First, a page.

Once again,  this year I had the honour of presenting the prizes at the Bampton Annual Horticulture Show and I was amazed at the number of youngsters who not only took part, but were among the prize winners. It was reassuring to know that there are young people about who realise that if you want to eat, you need to know how to grow food and that  you can’t thrive on playing with mobile phones and electronic gadgets all your life. There is a lovely motto in life that can be learnt from gardening. ‘What you sow – so shall you reap!’ Now here’s a lovely thought for us ‘oldies’. Do you think that the school authorities should bring Gardening and Domestic Science back into the school curriculum? Nowadays it would have to be unisex as opposed to Cooking for the girls and Gardening for the boys as in our day. I am sure that there would be less food waste and even less plastic used. Now, where did I put those Kilner Jars?

Bampton Archives are intending to do a survey on all the clubs both sporting and culture that have ever been in Bampton and are hoping that our readers will help them in their quest to produce an article on their findings. I’ve always thought that the Weightlifting Club, formed in 1956 and been going continuous ever since,  was high up the list for being one of the longest running clubs until the Horticulture Society told me that they have been running since the mid-nineteenth century. I am looking forward with interest to see what Bamptonians have been enjoying through the ages. Please contact Jenny Chaundy at the Archives if you have any information  you think might be useful. They have over 60 clubs on their list at the moment. Is the Horticulture Club the oldest? Tell them what you know!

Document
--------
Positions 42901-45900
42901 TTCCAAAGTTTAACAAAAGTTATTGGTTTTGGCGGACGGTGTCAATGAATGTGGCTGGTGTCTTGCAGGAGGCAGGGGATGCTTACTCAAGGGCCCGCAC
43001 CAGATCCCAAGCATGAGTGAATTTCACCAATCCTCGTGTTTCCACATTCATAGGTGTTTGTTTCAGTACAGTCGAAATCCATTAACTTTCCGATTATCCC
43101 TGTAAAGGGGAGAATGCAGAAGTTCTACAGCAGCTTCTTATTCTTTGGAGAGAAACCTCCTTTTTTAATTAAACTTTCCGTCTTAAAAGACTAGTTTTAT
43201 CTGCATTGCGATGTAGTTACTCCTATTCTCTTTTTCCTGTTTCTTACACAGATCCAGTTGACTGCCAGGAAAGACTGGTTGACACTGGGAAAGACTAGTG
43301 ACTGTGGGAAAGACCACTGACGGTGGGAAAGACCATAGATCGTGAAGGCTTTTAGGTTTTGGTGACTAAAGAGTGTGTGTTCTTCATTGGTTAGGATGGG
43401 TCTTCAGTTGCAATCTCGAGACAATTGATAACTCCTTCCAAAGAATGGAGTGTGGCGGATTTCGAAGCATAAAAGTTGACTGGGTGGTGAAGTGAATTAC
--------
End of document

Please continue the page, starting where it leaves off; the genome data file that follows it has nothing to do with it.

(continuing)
This year, on Michaelmas Day the 29th September, one of the traditional days for farms to be exchanged. We celebrated the Sixtieth anniversary of the day that we walked a herd of 30 Guernsey cows, from Backhouse Farm, Weald, Bampton to University Farm Lew. Going along Weald Street, and Bridge Street, through the Market Square, along New Road and up Mount Owen , much to the delight and fascination of the general public. Our family of drovers on cycles and with the aid of our Collie dog Dingo bringing up the rear successfully arrived at our new home with no mishaps.
Just imagine trying to do that today with all the traffic and impatient drivers we have to contend with now!! The problems we would have had with notifying the Police, Risk Assessments and Health and Safety, to say nothing about the ‘Fouling of the Highway’. Surely if we had to provide somebody with a wheelbarrow and a shovel to follow the herd, it would have created even more problems and made the operation  totally impossible!
Judging by modern standards when a road is closed for minor repairs we would probably have had to apply for a Rolling Road Closure Act as well!
Yes, they were definitely the ‘good old days!’
It’s certainly been sixty very happy years for our family here.